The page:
The Unique Opportunity for NCIA Members 

NCIA will provide adapted versions of our Equity Workshop Tour at these HBCU events. The in-person component of our equity scholarship and mentorship program allows us to engage with social equity applicants and operators, as well as the community at large on the ground, in different regions in the country with the goal of addressing specific needs of the community while connecting them to resources. “So this is why it was such a good fit for us to make this partnership. We hope to connect with Black leaders in the industry who may be interested in joining NCIA and strengthening our mission together,” says Mike. 

NCIA is composed of thousands of cannabis industry companies that are searching for interns, employees, and partners. NCIA has the unique ability to represent small businesses in all different sectors all over the country. There are many opportunities throughout the NCIA network for people to enter and advance in the industry from a variety of entry points. Being involved in this historic initiative allows us to bring people to the table that may not have otherwise had the ability to partner with Andrew and Green Enterprise’s initiatives. When Andrew brought this opportunity to Mike, and Mike subsequently brought it to NCIA’s member base, the response was immediate and exciting. “People are ready to just give and do whatever they can to help with this initiative, and bring the cannabis industry to these campuses in whatever way Andrew thought we should do.” 

The HBCU College to Career Initiative Tour Dates 

These historic events at HBCUs will be taking place throughout the remainder of 2022, and underline a variety of conversations and lectures covering a wide range of topics, from entrepreneurship to cannabis marketing, to building an inclusive industry that began at Southern University in Baton Rouge, LA in February and will continue on to Chicago State University this April 7th, presented by Cresco Labs. The CSU event will be held in conjunction with the predominantly black two-year college, Olive-Harvey. The tour will then make additional stops at Florida A&M University on April 20th, and Medgar-Evers College on April 30th, both being powered by Massachusetts-based operator, Curaleaf.

Cresco Labs, the presenting sponsor for Chicago State University and Olive-Harvey College, will promote significant conversations and initiatives and hand out materials to initiate in-earnest partnerships between cannabis operators and HBCUs and develop a direct, effective talent pipeline into the industry.

Spotlighted topics such as social impact and entrepreneurship, as well as, economics and investing, will be covered. The full schedule is available at

Chicago State University & Olive-Harvey College – Chicago, IL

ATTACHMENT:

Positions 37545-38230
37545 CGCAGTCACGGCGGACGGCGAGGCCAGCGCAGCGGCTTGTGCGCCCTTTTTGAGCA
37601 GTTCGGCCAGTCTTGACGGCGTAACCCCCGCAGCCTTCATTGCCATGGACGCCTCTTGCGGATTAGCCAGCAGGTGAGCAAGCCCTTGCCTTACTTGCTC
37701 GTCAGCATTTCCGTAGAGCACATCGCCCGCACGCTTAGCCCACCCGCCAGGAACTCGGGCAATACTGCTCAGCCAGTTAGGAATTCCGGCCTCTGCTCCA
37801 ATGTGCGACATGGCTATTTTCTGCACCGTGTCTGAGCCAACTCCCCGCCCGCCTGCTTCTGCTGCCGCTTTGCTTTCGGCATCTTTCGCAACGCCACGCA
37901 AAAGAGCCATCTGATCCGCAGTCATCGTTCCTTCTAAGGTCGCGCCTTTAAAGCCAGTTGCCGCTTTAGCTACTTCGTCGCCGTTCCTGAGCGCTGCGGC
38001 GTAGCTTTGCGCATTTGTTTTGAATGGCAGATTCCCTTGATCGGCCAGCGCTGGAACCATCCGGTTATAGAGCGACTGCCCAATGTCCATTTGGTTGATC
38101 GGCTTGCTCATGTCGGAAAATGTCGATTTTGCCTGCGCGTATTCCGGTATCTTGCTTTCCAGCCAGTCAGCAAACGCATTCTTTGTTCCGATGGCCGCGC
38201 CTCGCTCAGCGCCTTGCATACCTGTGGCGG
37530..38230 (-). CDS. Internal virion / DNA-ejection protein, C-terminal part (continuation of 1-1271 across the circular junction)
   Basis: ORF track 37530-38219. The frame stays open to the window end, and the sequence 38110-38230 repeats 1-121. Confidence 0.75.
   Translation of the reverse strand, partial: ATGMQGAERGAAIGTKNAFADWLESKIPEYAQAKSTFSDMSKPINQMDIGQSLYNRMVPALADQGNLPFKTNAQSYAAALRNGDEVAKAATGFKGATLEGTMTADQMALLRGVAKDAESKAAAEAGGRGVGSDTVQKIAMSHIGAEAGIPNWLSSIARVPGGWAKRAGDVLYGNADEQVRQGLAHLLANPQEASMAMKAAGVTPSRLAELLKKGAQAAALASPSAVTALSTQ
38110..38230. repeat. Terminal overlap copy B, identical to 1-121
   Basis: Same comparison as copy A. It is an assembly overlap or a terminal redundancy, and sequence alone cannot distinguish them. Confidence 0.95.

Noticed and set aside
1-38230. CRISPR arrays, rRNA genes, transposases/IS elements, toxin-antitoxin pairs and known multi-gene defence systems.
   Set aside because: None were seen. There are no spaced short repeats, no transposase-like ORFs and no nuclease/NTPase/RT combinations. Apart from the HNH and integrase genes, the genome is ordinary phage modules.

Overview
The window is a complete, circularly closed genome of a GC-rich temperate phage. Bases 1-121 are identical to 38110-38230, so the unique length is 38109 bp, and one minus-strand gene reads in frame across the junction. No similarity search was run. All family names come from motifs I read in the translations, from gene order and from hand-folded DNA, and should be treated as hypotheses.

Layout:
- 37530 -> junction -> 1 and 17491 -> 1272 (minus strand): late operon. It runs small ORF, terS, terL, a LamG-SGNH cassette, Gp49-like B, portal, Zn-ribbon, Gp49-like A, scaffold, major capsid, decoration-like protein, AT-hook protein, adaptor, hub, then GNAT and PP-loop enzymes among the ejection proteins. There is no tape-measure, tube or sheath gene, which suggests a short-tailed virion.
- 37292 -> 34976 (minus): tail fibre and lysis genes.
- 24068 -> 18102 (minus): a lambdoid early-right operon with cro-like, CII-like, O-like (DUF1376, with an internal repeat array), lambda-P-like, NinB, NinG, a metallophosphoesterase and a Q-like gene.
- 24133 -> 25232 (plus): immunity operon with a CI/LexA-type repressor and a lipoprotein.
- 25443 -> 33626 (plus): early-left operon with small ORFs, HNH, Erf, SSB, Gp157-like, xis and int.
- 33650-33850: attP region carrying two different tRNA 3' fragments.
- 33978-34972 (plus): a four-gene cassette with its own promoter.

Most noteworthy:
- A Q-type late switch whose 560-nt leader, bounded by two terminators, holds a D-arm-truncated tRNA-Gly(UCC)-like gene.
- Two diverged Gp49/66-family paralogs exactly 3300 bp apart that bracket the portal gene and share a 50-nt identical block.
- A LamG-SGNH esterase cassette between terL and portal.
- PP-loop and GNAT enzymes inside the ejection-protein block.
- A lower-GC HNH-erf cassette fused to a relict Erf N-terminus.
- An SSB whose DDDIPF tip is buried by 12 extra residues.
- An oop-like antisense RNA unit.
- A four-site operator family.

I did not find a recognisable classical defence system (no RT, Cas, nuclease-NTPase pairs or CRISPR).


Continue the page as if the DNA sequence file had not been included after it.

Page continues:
Thursday, April 7, 2022

Florida A&M University – Tallahassee, FL
Wednesday, April 20, 2022

Medgar-Evers College – New York, NY
Saturday, April 30, 2022

For more information on attending the upcoming events, please visit

Get Involved! 

Sponsorship and partnership opportunities are available for this specific initiative and NCIA’s programs. Also for our members interested in becoming involved, please reach out to Mike Lomuto, DEI Manager.

We’re excited to get our members engaged with this initiative to create solid pipelines at this historic point in the industry. 

Committee Blog: Protect Against Corporate Identity Theft with Trademark Rights

By NCIA’s Cannabis Manufacturing Committee

A company’s brand is its identity. Branding elements – names, logos, colors, graphics, slogans – are how customers recognize a product or service as coming from a particular source. Done properly, brands can be as recognizable to consumers as a person’s face, name, and voice. In some cases, brands may be some of the most valuable assets a company may own. Protecting physical assets is common in the cannabis industry, but how do companies protect intangible assets, like their identity? Fortunately, there are bodies of intellectual property law designed to provide legal protections against others from using brand elements that are too close to your own. To take advantage of these protections, however, cannabis companies must understand how each one works and develop a branding strategy that leverages intellectual property laws.

This is the second article in a 3-part series about cannabis IP. The first article focused on patent law and can be found here. The series will culminate with a Q&A-based webinar on April 19th at 1:00 Eastern. Advance questions can be sent to

Mechanisms of Brand Protection

Brands are protected most prominently by legal domains known as trademark and trade dress.  Trademarks include a company’s name, logos, and slogans, as well as those of any individual products. In some instances, trademarks may also include recognizable elements like colors (UPS’s brown) and sounds (NBC’s chimes). Trade dress is a similar concept to trademarks, but applies to the distinct appearance of a product or its packaging. Trade dress can even be used to protect the unique look and feel of a retail establishment, such as a restaurant or dispensary.

Both trademark and trade dress is intended to reduce confusion in the marketplace as to the origin of a product or service. The idea is that the public is best served when they can reliably determine which company to associate with each product. Reliable product-company association increases quality accountability, facilitates safety controls, allows consumers to form powerful brand loyalty.